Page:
How to Help the Disabled Community during the Pandemic

volunteer concept

Like in any crisis, those who find themselves most affected during the time of COVID-19 are the ones who were already disadvantaged in some form: members of the lower-income community, the homeless, those in the margins of society, those who were already suffering from chronic illness, and the members of the disabled community. Now more than ever, those in a position of privilege need to find ways to reach out and help.

While we might not solve every problem in the world and that true, lasting change needs to start from the top, if we have been given resources that the underserved don’t, we have a certain level of responsibility to find ways to help those in our community. Here are some concrete and practical ways to lend a helping hand to the members of the disabled community.

Start a small non-profit

You could start a non-profit that’s already based on your line of work, for example:

  • If you work in the legal sector, you could start an organization based on helping members of the disabled community find justice or legal recourse if they were wronged in any way. For example, you can help connect a spinal cord injury attorney to someone who has been the victim of a hit-and-run or other kinds of accidents.
  • Those who work in finance or own successful businesses can start fundraising activities to raise money for other non-profit organizations or groups focused on helping the disabled. Many non-profits have reported losing sources of funding due to COVID-19, and the members of the business sector can help lift their burdens in significant ways.
  • People who have a penchant for cooking or catering can create meals for the disabled who live in lower-income neighborhoods.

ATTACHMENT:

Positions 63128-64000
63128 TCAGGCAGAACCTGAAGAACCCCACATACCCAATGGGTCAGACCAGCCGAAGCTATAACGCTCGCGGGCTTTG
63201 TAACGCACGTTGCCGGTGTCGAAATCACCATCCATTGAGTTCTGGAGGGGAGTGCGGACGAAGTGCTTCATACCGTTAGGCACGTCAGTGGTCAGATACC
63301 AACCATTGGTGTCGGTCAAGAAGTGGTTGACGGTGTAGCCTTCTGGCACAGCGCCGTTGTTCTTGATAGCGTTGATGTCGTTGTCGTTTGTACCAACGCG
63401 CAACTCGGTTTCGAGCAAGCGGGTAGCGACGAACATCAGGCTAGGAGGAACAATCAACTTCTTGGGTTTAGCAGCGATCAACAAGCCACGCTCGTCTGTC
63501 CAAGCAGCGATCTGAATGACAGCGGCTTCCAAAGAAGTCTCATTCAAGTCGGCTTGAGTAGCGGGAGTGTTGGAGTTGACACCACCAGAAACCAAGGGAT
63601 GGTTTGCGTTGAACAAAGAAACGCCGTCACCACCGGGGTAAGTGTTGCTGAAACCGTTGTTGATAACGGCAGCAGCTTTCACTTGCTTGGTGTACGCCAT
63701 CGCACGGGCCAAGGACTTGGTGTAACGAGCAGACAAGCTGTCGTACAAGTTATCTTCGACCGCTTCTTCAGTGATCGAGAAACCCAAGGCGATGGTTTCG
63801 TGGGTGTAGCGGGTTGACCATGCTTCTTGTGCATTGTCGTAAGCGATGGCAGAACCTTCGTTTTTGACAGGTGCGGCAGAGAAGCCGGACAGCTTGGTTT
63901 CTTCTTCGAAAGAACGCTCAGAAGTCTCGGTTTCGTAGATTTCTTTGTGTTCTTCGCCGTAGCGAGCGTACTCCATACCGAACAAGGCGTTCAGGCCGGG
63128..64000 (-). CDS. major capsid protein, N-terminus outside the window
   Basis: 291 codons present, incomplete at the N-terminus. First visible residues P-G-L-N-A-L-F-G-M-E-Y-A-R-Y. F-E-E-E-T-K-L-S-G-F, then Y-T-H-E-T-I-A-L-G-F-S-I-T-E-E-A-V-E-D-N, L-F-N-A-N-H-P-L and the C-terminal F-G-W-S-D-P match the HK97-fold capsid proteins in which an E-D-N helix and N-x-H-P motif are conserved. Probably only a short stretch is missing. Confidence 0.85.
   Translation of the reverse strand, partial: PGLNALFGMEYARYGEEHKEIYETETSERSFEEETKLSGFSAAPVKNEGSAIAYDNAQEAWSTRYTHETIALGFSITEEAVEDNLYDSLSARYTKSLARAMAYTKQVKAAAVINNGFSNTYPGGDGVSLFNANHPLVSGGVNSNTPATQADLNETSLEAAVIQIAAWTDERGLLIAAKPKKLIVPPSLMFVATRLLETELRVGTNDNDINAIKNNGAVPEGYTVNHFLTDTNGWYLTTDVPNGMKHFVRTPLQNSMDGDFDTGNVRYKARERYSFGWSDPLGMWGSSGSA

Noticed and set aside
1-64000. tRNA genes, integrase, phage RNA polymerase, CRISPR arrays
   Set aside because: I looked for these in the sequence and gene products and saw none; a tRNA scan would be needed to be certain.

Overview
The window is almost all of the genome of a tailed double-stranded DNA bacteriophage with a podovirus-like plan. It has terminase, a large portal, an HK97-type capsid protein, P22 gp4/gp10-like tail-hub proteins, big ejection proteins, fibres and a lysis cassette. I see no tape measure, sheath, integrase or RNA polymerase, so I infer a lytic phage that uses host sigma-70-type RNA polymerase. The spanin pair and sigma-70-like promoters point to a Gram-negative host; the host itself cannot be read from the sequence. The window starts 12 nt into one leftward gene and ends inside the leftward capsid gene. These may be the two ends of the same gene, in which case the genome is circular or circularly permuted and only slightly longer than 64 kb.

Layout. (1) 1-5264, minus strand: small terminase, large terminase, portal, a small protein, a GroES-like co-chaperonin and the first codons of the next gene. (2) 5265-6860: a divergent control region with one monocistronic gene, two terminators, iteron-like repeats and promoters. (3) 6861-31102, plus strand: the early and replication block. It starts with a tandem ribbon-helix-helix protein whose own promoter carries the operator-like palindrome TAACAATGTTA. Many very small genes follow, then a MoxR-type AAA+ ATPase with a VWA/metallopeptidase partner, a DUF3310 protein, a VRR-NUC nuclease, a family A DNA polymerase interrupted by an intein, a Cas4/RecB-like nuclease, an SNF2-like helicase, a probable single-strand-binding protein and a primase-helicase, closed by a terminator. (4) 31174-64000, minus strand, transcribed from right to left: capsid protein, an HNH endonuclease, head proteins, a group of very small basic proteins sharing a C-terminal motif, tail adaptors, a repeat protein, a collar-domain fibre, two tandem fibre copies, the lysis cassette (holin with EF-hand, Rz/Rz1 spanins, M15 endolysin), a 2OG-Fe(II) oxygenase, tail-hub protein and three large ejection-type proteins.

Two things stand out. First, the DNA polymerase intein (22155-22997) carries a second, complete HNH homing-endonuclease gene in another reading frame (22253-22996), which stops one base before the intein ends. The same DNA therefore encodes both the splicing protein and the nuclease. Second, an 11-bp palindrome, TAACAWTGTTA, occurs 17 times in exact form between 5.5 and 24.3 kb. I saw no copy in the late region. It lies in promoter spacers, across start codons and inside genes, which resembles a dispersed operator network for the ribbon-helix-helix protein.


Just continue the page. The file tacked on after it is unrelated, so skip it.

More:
• If you’re a teacher, consider raising money to provide laptops, tablets, or other gadgets for underserved students whose families may not have the resources to buy them quality gadgets that they can use for remote classes.

Many people whose sources of living have not been affected and are willing to give back to those in need. Don’t hesitate to partner with people you know who share your passion and mission and develop a strategy to invite people to join you in your cause.

Do some safe volunteer work

charity work

This might not be the safest option right now, given the pandemic, but there are safer ways you can help members of the disabled community. Be My Eyes is an app that connects blind or visually-impaired users with sighted volunteers worldwide to literally be their eyes. Through video calls, these volunteers help the visually-impaired users cross the street, check expiration dates, choose groceries, check documents, and other important tasks that they will need assistance with. It’s a great way to volunteer your time without endangering others’ health because it requires no physical interaction.

Another safe way to volunteer is by finding disabled, elderly, or high-risk neighbors in your community and offer your assistance in doing their groceries. You can ask them to leave their list by the door, and you can also leave the groceries on their porch without having to talk face-to-face. It’s a great way to lessen their exposure to crowds while providing them with their everyday necessities.

The Bottom Line

We don’t need to be a member of the 2% or be a world leader to find concrete and practical ways to help the disabled community. We only need to look around us and find immediate needs in our community and look for ways to lend a helping hand.

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